Visitors since January 2005: 971599
Under Phases you will find lots of photos
about the development of village.


It began with my wish to show my son, Manuel, then nine years old, a completely different world, a long way away from all that he was used to in Bavaria. This voyage of discovery together took father and son not to hotels and beaches but into remote regions of Sri Lanka. We saw a great deal in those four months, but this adventure eventually turned out to be the hour of birth of Little Smile.

We were walking in the highlands not far from the town of Haputale. A woman had discovered us on a narrow path through endless tea plantations and "carried us off" to her remote village. She wanted me to take a photograph of her daughter, because already two of her children had died without there being a single picture to remind her of them. We went into one of the nameless dwellings, three long buildings, very dilapidated, in which the tea-pickers lived with their families. There was no water and no electricity and not even a single chair in the village. The children there were amazed: most of them had never seen a white person before. In actual fact they were particularly excited by the white person in miniature with blond hair and blue eyes.. Children don't necessarily need language in order to understand one another, so Manuel was soon playing hide-and-seek with the dark-skinned children. I soon noticed a girl, about 11 years old, very thin, full of scars, wearing only a torn shirt. She was very shy. One could really sense that she very much wanted to join in. She finally gave herself a push and ran along with the other children.

I became increasingly uneasy waiting for the young woman whom I was to photograph, because it was the rainy season and we could expect heavy clouds and rain in the afternoon, which would make it impossible for us to go back. At long last a woman came back from working in the tea plantations. But she just looked at me curiously. Almost at that moment the shy girl rushed past us. A little later I was shocked to hear cries from a child, unlike anything I had ever heard before. I ran to the other end of the long building and saw the woman beating the girl, who was lying on the floor, with a cinnamon stick. I intervened straight away - horrified and angry as I was. The situation became chaotic. Men and women came running. I understood very little Tamil then and it was only the woman who had brought me along who was eventually able, with some difficulty, to explain what was happening. The girl who had been subject to abuse was not the woman's daughter but rather an orphan, whom the woman had bought for a small sum of money. The woman cried out indignantly that the child was supposed to work, not to play. But the child had been playing and was now getting the appropriate punishment. No-one seemed to see that the girl was being beaten almost to death for absolutely NOTHING. After all, she was only an orphan.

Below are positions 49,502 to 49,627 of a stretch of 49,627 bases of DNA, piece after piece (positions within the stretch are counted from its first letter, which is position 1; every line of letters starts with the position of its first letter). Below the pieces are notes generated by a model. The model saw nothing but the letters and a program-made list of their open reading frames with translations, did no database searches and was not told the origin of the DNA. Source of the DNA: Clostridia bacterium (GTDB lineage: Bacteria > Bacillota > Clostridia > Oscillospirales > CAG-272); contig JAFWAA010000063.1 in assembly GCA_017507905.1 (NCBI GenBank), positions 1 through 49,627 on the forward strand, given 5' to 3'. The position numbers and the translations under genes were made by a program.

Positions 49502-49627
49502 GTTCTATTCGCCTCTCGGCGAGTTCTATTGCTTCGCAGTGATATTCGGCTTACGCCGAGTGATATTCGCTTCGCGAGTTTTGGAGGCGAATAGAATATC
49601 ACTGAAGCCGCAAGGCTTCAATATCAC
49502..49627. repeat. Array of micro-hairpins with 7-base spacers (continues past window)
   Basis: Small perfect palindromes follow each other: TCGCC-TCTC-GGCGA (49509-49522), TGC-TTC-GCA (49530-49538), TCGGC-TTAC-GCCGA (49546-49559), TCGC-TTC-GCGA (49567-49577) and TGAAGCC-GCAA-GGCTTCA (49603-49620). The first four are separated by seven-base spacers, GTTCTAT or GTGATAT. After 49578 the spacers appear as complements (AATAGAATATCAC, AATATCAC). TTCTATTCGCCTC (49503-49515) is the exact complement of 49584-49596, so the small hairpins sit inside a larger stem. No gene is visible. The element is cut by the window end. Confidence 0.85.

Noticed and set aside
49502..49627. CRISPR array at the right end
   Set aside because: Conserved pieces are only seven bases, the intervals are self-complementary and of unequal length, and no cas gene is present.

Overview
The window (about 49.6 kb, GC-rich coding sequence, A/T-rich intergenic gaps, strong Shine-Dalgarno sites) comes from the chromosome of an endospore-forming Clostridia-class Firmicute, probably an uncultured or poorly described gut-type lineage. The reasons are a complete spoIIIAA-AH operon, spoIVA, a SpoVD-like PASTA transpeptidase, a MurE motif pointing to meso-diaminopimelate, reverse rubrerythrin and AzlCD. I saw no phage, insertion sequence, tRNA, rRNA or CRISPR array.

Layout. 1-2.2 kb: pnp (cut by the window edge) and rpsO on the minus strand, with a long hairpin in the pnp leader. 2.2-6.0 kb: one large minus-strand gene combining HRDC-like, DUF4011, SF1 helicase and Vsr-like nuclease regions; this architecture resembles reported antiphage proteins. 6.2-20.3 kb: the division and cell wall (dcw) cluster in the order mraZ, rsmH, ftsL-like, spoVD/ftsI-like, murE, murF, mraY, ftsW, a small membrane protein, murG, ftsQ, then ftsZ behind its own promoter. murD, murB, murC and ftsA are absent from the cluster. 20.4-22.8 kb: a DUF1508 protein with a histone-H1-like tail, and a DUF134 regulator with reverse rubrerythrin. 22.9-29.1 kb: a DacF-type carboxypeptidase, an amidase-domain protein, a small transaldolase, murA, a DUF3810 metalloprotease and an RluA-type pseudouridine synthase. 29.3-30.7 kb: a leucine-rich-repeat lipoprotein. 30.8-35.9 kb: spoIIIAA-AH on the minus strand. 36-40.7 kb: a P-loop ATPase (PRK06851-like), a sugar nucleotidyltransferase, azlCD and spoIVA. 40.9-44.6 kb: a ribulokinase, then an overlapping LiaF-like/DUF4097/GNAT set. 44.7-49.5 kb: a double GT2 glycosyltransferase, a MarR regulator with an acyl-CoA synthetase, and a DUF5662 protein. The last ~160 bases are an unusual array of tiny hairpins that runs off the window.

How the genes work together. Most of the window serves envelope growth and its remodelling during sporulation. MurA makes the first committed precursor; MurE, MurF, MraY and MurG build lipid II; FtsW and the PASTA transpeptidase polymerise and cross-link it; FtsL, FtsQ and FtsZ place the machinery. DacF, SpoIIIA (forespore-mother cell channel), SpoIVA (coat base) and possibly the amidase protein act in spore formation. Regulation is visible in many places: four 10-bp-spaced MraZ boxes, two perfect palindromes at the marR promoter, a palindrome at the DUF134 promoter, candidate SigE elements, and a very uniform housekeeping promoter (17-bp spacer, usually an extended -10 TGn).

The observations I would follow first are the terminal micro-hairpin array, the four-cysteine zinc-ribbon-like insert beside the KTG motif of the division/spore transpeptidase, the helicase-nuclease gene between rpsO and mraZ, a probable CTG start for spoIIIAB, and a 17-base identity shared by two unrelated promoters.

Manuel and I had to spend the whole night in a tiny room in the long building because it had begun to rain heavily. We couldn't sleep because we were kept awake by what we had experienced and the quiet whimpering of the unhappy child.

That night I promised my son that we would do something for this child. I wanted to buy her in the morning and find a good place for her. We went along in the morning absolutely determined to fetch the child. But she was dead. No-one in the village understood our horror and outrage. The girl was only an orphan.
I was no longer able to keep the promise I made to my son regarding this unhappy child without a name. But this experience was to change our lives. For months I searched throughout Sri Lanka for a project for orphans which I could support. I visited a large number of orphanages. It was a very sobering journey. Several times I paid dearly for the lessons which I learnt in my attempts to help. In the end I brought myself to decide to create a place for these children myself. I was only able to do this with the support of my friends and by committing a great deal of time and money and all my energy to the project.